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Related Categories: California | Central Valley | Environment & Forest Defense
Metropolitan Water District will take re-vote on Delta Tunnels funding July 10
by Dan Bacher
Thursday Jun 7th, 2018 8:31 PM
Metropolitan Water District and Santa Clara Valley Water District ratepayers are strongly opposed to their districts funding the Delta Tunnels, considered by opponents to be the most environmentally devastating public works project in California history.
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In a memo to the Board of Directors of the Metropolitan Water District of Southern California and member agency managers, MWD General Counsel Marcia Scully and General Manager Jeffrey Kightlinger today said the powerful agency is planning a re-vote on the funding for the Delta Tunnels on July 10.

The tunnels project, also called the California WaterFix, consists of two huge tunnels 35 miles long that would divert water from the Sacramento River in the North Delta to the South Delta to facilitate the export of Northern California water to agribusiness interests on the west side of the San Joaquin Valley and Southern California water agencies.

The memo and announcement of the re-vote is in response to the Notice of Brown Act Violation and Demand, and California Public Records Act Request, from Food and Water Watch and the First Amendment Coalition on May 7, 2018  

“Following the April 10, 2018 Board meeting at which the Board approved additional funding for California WaterFix and related actions, Food and Water Watch and the First Amendment Coalition sent a notice alleging violations of the Brown Act in connection with that meeting, as well as a request under the California Public Records Act (CPRA),”  wrote Scully and Kightlinger. “The organizations assert that the meeting agenda does not comply with the Brown Act and there were communications among directors before the public meeting that constitute a violation of the Brown Act.”

Today the Metropolitan officials said they are responding to the notice and providing documents in response to the CPRA request

“Metropolitan disagrees with the legal conclusion in the notice,” according to Scully and Kightlinger. “The response explains that the meeting agenda complies with the law. The response also states that Metropolitan acknowledges that while some members of the Board engaged in private communications and stated their own perspectives to other members of the Board in advance of the April 10 meeting.”

“In numerous cases, directors and/or the Member Agencies they represent had also publicly stated their perspectives before and/or after these communications in public meetings, resolutions, and publicly posted correspondence before the April 10 meeting. For these reasons, the private comments did not constitute the reaching of a consensus regarding WaterFix outside of the public’s view,” they wrote.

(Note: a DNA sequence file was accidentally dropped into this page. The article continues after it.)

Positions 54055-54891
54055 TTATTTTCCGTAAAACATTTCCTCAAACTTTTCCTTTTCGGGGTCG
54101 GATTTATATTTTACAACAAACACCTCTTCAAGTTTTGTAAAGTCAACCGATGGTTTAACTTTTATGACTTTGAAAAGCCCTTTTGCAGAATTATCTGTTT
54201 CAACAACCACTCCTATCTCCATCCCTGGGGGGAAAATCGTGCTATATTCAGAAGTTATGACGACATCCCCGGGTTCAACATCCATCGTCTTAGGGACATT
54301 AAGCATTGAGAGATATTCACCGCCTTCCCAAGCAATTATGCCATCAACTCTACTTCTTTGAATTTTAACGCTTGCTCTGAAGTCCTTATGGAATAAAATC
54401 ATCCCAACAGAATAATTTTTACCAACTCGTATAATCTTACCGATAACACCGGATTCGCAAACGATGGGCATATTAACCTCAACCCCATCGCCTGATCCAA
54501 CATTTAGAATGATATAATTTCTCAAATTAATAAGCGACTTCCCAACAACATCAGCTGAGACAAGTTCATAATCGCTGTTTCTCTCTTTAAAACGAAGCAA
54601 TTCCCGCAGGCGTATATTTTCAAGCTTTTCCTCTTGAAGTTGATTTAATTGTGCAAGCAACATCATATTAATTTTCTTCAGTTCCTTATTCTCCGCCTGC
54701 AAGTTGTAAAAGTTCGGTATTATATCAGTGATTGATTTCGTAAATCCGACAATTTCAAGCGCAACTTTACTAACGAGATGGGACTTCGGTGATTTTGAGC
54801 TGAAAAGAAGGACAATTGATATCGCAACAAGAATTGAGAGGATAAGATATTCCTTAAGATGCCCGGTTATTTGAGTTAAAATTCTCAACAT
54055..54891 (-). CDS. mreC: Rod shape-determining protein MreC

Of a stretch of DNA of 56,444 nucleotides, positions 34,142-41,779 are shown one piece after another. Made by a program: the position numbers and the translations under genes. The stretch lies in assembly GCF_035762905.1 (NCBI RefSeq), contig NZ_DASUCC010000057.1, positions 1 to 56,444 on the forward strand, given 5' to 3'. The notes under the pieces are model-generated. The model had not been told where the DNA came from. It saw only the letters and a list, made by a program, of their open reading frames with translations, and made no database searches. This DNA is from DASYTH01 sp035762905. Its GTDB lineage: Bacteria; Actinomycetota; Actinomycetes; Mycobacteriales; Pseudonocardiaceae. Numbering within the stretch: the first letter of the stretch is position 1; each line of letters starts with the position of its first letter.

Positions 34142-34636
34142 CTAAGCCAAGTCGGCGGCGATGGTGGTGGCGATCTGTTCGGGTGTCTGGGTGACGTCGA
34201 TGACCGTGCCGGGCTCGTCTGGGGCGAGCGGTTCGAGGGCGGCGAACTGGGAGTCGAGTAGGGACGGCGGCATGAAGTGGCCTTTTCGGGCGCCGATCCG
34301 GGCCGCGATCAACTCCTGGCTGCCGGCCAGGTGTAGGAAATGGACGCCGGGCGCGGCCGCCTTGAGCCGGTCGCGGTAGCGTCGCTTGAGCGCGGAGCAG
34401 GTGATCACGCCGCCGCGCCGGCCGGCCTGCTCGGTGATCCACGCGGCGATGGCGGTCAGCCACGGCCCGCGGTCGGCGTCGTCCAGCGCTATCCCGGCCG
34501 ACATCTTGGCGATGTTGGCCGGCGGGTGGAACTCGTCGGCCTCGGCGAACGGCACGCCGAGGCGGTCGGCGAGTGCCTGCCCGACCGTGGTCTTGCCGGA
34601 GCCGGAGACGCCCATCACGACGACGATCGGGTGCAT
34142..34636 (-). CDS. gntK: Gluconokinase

“Nevertheless, to ensure there is no question concerning the validity of the Board’s consideration of, and its vote on, whether to authorize increased funding of WaterFix, this matter will be presented to the Board anew for consideration and a vote at its regular meeting on July 10, 2018,” said Scully and Kightlinger.

“All members of the Board are advised to refrain from private discussion of, or other communications about, this matter, directly or indirectly, with other members of the Board prior to the discussion at the July 10 Board meeting,” the two officials urged Board Members.

Read Metropolitan’s response to Food and Water Watch and the First Amendment Coalition here: 2018-06-06_MWD_Response Letter

Metropolitan Water District and Santa Clara Valley Water District ratepayers are strongly opposed to their districts funding the Delta Tunnels, considered by opponents to be the most environmentally devastating public works project in California history.

The construction of the tunnels would raise water rates without creating one drop of new water, while hastening the extinction of Sacramento River winter-run Chinook salmon, spring-run Chinook salmon, Delta and long fin smelt, Central Valley steelhead, green sturgeon fisheries. It would destroy San Francisco Bay-Delta and West Coast fisheries, as well as imperil salmon and steelhead populations on the Trinity and Klamath rivers. 

A big round of applause must go to Food and Water Watch and the First Amendment Foundation for making this re-vote possible!

To really understand the Delta Tunnels project, you need to understand the deep links between the Marine Life Protection Act (MLPA) Initiative process and the CaliforniaWaterFix. The MLPA Initiative created the template for the Delta Tunnels process. In both the tunnels and "marine protection" scams, California officials colluded with corporate interests, including Big Oil and Big Ag, to ramrod through a corrupt neoliberal process that makes little or no scientific, financial or economic sense. And in both processes, the media has rarely talked about the real issue - deep regulatory capture - that defines both processes.

For more information, go to: https://www.dailykos.com/stories/2017/10/11/1706280/-The-links-between-Delta-Tunnels-and-faux-marine-protected-areas-are-deep-alarming
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